SOSO - Not for Nothing
Since 2007 and his last album, Tinfoil on the Windows, we all thought that soso had disappeared with his label, Clothes Horse. Sure, in 2009, he had released a joint album with DJ Kutdown, All They Found was Water at the Bottom of the Sea. But this was an instrumental record, available only through a very specialized Japanese label, Hue Records. In 2013, however, soso was still alive. As other key artists of the indie rap movement, he had found an asylum in one of the few labels making their best to keep this scene alive, Scott Da Ros's Endemik Music.
Not For Nothing was also released by Kütu Folk, a label located in Clermont-Ferrand, France. For that reason, it is available in our country. The rapper even made his way to the prestigious Transmusicales de Rennes festival, collecting for the first time, maybe, some critics in the local paper press. Those critics were a bit circumspect at times, it must be said, the reviewers not being necessarily familiar with the context, or well equipped to really understand this album. No-one should be surprised about that: soso's rap, we know it, has never been made for all. You have to like this kind of spoken word, full with contemplation, sadness, honesty, and with a pathos bordering the unbearable. Savoring these cold and skeletal beats accompanying soso's intimate thoughts is not a given neither.
Soso's music would push you to suicide, and this album is no exception. It is starting hard, with the deep existential anxiety of "Things Started out So Pretty". And it continues with stories about a lost love, or an impossible one, or both ("Pretty as a Picture"), with a boring birthday party in a too ordinary life ("The Rain Barrel"), and then with thoughts about abandon and resignation ("If I ever Knew You, I don't Know You Now"). Here we stand with the first half.
And it is not improving with the second part. It is even more obtuse, starting with ideas of suicide, or murder ("Choke"), the story of a child killing raccoons ("The Extermination of a Raccoon"), talks about the impossible communication between human beings ("The Blushing Bride"), and soso hoping, without believing it, that a dead love has not been fully vain ("Not For Nothing"). Phew!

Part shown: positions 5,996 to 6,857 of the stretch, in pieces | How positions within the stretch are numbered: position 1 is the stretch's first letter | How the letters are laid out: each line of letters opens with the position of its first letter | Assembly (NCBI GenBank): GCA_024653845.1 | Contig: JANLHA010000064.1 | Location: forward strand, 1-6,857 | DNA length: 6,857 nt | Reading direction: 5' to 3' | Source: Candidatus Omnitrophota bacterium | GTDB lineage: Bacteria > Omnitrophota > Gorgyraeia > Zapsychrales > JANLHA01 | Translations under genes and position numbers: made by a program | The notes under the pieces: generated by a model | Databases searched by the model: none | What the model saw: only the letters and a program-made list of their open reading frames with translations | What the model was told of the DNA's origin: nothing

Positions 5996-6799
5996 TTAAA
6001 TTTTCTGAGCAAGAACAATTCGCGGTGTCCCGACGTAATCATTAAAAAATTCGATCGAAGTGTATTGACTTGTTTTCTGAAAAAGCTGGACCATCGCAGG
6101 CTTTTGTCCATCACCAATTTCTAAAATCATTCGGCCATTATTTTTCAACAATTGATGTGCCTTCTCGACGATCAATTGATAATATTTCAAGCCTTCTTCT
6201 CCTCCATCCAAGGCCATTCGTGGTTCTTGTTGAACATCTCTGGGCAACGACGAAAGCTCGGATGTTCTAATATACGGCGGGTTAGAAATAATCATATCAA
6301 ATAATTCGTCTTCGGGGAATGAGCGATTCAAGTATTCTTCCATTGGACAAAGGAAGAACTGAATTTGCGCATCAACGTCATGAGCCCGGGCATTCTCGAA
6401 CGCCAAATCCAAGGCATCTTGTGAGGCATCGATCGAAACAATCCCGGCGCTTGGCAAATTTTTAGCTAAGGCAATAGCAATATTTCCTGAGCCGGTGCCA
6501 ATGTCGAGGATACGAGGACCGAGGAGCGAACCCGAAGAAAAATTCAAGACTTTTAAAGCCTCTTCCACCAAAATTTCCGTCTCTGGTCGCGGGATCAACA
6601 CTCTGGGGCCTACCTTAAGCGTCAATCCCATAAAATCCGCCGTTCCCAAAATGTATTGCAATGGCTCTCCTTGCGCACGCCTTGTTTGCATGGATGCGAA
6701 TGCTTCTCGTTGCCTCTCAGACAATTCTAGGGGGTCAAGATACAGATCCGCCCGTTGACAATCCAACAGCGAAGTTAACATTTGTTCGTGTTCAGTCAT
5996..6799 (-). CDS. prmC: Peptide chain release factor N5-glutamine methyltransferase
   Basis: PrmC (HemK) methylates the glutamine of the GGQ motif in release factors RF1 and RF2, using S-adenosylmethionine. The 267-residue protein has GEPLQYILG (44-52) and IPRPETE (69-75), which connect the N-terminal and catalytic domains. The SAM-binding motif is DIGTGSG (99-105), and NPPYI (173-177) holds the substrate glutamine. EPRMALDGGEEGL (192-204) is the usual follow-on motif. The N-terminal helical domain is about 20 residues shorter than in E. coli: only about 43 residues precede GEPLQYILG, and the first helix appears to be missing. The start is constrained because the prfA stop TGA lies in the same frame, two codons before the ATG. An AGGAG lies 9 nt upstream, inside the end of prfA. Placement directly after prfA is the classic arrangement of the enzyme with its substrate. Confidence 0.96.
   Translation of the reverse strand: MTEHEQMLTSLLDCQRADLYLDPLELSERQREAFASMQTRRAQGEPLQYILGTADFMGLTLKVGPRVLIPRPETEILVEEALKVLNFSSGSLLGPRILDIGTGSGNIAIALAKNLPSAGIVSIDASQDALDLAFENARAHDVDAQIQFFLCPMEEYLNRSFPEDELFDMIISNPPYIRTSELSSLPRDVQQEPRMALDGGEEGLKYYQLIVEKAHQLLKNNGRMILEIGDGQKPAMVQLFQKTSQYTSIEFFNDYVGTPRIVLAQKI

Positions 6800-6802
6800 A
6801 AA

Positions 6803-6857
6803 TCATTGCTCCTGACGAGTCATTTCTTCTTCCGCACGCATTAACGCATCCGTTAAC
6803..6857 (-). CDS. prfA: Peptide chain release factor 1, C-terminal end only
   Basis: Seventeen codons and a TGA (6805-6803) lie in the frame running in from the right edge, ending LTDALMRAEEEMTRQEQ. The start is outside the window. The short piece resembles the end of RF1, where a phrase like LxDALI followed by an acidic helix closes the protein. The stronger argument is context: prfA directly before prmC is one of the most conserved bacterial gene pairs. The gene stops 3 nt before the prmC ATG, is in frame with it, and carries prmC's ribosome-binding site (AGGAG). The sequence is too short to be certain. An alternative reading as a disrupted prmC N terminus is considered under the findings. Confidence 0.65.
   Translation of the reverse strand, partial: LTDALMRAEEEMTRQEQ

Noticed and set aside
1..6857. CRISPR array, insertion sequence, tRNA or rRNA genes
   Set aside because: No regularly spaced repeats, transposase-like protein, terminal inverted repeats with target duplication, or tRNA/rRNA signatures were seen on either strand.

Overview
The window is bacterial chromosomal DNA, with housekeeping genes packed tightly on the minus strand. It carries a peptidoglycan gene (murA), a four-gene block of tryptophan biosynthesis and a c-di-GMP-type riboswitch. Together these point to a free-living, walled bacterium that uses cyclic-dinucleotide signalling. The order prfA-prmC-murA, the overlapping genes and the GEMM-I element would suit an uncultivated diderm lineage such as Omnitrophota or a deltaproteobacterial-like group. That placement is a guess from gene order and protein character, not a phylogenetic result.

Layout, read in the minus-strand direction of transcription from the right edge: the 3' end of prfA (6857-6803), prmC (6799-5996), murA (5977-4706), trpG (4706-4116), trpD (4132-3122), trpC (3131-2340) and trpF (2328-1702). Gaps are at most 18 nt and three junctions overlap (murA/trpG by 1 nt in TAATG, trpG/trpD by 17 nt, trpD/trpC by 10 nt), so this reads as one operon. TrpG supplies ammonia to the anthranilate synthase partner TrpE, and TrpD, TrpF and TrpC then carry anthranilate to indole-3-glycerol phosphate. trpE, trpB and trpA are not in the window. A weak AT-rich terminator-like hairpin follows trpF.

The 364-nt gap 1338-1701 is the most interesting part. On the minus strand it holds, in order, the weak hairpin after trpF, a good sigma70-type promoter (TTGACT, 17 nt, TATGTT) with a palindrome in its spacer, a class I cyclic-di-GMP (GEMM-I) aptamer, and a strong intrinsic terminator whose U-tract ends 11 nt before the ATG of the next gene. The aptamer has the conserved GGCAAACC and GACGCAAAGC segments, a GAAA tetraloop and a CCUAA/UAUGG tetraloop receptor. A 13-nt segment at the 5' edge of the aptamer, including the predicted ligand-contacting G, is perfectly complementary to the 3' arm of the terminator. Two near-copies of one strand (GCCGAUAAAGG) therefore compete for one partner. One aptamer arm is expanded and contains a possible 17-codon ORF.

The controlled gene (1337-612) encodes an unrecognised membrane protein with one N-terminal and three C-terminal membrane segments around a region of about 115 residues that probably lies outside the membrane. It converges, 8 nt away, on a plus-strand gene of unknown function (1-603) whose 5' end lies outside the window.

Long story made short, love does not exist, life does not deserve to be lived, and all is grey. Even the non-English speakers will get the idea, when hearing the Canadian's slow rhymes, sounding more like a depressive poet than a boastful rapper. Same thing when they will hear him singing. Yes, singing. At times, soso is trying this, in a very fragile way on "The Blushing Bride", with a despaired and deformed voice on "Not for Nothing". All will also understand the tragic of the situation with the music, produced by an old friend of soso, Maki.
As far as the beats are concerned, this is soso at his blackest. This record is full of austere soundscapes, evoking the iced and depressive deepness of the Canadian prairies, where the rapper lives. The rhythm is slow and heavy, and the music is limited to a few dried instruments, pianos and guitars mostly, in a style similar to Talk Talk's last two albums. Talking about these, the closing song on the beautiful "Pretty as a Picture" reminisces a lot about Mark Hollis. Also, in order to accentuate this feeling of pain, soso regularly steps aside, and he let the music alone. He hushes, giving way to a mortuary atmosphere.
This dark music emphasizes each track on the album. Also, it looks like a step back to the melancholic soberness Tinfoil on the Windows lacked, due to its too many guitars. It allows Not For Nothing, this late and unexpected work from soso, to approach the quality of Birthday Songs and Tenth Street & Clarence, the masterpieces this very unusual Canadian rapper delivered in the previous decade.
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